Public reading of the Scriptures was a part of synagogue worship. Acts xiii. 15. Actsi xv. 21. and was the practice of the Christians in primitive times. Under the former dispensation there was a public hearing of the law at stated seasons, Deut. xxxi. 10, 13. Neh. viii. 2, 3. It seems, therefore, that it is a duty incumbent on us to hear, and, if sensible of our ignorance, we shall also consider it our privilege. As to the manner of

hearing, it should be constantly, Prov, viii. 34. Jam. i. 24,25. Attentively, Luke xxi. 38. Acts x. 33. Luke iv. 20, 22. With reverence, Ps. lxxxix. 7. With faith, Heb. iv. 2. With an endeavour to retain what we hear, Heb. ii. 1. Ps.cxix. 11. With an humble docile disposition, Luke x. 42. With firayer, Luke xviii. The advantages of hearing are, information, 2 Tim. iii. 16. Conviction, 1 Cor. xiv.24,25. Actsii. Conversion, Ps. xi.7. Acts iv. 4. Confirmation, Acts xiv. 22. Acts xvi. 5. Consolation, Phil. i. 25. Is. xl. 1, 2. Is. xxxv. 3, 4. Stennet's Parable of the Sower; Massilon's Ser. vol. ii. p. 131. Eng. trans. GUI's Body of Dw. vol. iii. p. 340. oct. ed.

HEART is used for the soul, and all the powers thereof; as the understanding, conscience, will, affections, and memory. The heart of man is naturally, constantly, universally, inexpressibly, openly, and evidently depraved, and inclined to evil, Jer. xvii 9. It requires a divine power to renovate it, and render it susceptible of right impressions, Jer. xxiv. 7. When thus renovated, the effects will be seen in the temper, conversation, and conduct at large. See Faith, Hope, See. Hardness of heart is that state in which a sinner is inclined to, and actually goes on in rebellion against God. This state evidences itself bv light views of the evil of sin; partial acknowledgment and confession of it; frequent commission of it; pride and conceit: ingratitude; unconcern about the word and ordinances of God: inattention to divine providences; stifling convictions of conscience; shunning reproof; presumption, and general ignorance of divine things. We must distinguish, however, between that hardness of heart which even a good man complains of, and that of a judicial nature. 1. Judicial hardness is very seldom perceived, and never lamented; a broken and contrite heart is the least thing such desire; but it is otherwise with believers, for the hardness they feel is always a matter of grief to them, Rom. vii. 24.-2. Judicial hardness is perpetual; or, if ever there be any remorse or relenting, it is only at such times when the sinner is under some outwatd afflictions, or filled with the dread of the wrath of God; but as this wears off or abates, his stupidity returns as much or more than ever, Exod. ix. 27; hut true believers, when no adverse dispensations trouble them, are often distressed because their hearts are no more affected in holv duties, or inflamed with love to Ood, Rom. vii. 15.—3. Judicial hardness is attended with a total neglect of duties, especially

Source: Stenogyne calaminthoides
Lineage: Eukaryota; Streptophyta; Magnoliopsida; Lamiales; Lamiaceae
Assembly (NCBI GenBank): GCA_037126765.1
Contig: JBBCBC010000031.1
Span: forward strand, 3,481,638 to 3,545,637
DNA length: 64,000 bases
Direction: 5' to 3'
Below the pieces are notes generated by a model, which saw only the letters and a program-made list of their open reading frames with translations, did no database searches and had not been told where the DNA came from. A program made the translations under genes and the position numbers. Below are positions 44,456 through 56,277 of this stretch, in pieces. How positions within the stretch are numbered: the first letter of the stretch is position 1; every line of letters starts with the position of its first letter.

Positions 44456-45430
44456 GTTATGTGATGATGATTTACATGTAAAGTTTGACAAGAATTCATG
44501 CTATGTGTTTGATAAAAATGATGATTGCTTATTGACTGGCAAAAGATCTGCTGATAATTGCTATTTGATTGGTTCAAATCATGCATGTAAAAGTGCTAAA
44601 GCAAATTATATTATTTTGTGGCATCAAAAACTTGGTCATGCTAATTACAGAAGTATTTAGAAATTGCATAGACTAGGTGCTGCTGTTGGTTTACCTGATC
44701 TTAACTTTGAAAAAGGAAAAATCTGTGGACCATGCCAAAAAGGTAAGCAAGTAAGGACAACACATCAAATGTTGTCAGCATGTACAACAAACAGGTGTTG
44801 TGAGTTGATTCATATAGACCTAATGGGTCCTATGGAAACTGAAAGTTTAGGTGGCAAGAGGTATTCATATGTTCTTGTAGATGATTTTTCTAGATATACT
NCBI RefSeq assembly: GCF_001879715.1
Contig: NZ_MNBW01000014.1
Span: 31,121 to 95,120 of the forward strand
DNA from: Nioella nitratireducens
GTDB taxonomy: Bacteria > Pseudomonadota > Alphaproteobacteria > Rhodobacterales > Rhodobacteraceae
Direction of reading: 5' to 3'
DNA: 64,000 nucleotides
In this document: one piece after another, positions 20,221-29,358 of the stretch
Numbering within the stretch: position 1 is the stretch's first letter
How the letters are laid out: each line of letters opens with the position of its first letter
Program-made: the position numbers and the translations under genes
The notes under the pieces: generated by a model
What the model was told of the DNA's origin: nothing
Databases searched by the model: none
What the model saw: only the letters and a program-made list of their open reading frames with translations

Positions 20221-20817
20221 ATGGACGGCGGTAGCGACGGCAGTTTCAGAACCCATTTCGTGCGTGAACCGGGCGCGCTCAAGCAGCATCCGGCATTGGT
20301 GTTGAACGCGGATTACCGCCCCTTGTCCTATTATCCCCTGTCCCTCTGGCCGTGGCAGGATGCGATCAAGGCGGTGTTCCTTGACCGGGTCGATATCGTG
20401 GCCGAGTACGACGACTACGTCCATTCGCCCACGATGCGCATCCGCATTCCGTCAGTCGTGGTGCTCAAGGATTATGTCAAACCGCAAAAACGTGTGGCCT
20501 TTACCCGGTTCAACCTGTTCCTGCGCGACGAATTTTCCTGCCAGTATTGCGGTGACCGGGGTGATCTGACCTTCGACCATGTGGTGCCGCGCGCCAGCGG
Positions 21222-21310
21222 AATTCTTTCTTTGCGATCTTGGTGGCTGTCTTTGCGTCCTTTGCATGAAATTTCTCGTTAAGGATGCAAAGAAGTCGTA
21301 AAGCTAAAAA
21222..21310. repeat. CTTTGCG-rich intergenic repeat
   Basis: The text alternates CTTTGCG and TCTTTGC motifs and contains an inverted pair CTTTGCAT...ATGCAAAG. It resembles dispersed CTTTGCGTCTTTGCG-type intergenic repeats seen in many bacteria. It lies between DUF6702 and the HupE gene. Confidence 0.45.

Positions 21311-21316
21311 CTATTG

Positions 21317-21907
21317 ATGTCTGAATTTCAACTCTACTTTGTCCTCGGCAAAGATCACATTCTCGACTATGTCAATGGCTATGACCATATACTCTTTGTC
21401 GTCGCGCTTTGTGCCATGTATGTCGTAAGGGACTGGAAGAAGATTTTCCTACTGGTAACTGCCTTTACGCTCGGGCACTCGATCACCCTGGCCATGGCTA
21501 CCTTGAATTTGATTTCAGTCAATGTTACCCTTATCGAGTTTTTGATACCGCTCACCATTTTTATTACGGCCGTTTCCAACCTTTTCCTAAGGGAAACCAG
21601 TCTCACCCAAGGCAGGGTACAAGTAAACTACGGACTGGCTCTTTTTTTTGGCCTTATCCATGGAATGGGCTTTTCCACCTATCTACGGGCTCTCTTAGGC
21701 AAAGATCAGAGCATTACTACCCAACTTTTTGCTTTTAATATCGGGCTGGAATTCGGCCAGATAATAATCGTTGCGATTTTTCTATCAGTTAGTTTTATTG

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those that are secret; but that hardness of heart which a believer complains of, though it occasions his going uncomfortably in duty, vet does not keep him from it. Job xxiii. 2,3.-4. When a person is judicially hardened, he makes use of indirect and unwarrantable methods to maintain that false peace which he thinks himself happy in the enjoyment of; but a believer, when complaining of the hardness of his heart, cannot be satisfied with any thing short of Christ, Ps. ci. 2.-5. Judicial hardness generally opposes the interest of truth and godliness; but a good man considers this as a cause nearest his heart; and although he have to lament his lukewarmness, yet he constantly desires to promote it, Ps. lxxii. 19.

Keeping the heart, is a duty enjoined in the sacred Scriptures. It consists, says Mr. Flavel, in the diligent and constant use and improvement of all holy means and duties to preserve the soul from sin, and maintain communion with God; and this, he properly observes, supposes a previous work of sanctification, which hath set the heart right by giving it a new bent and inclination.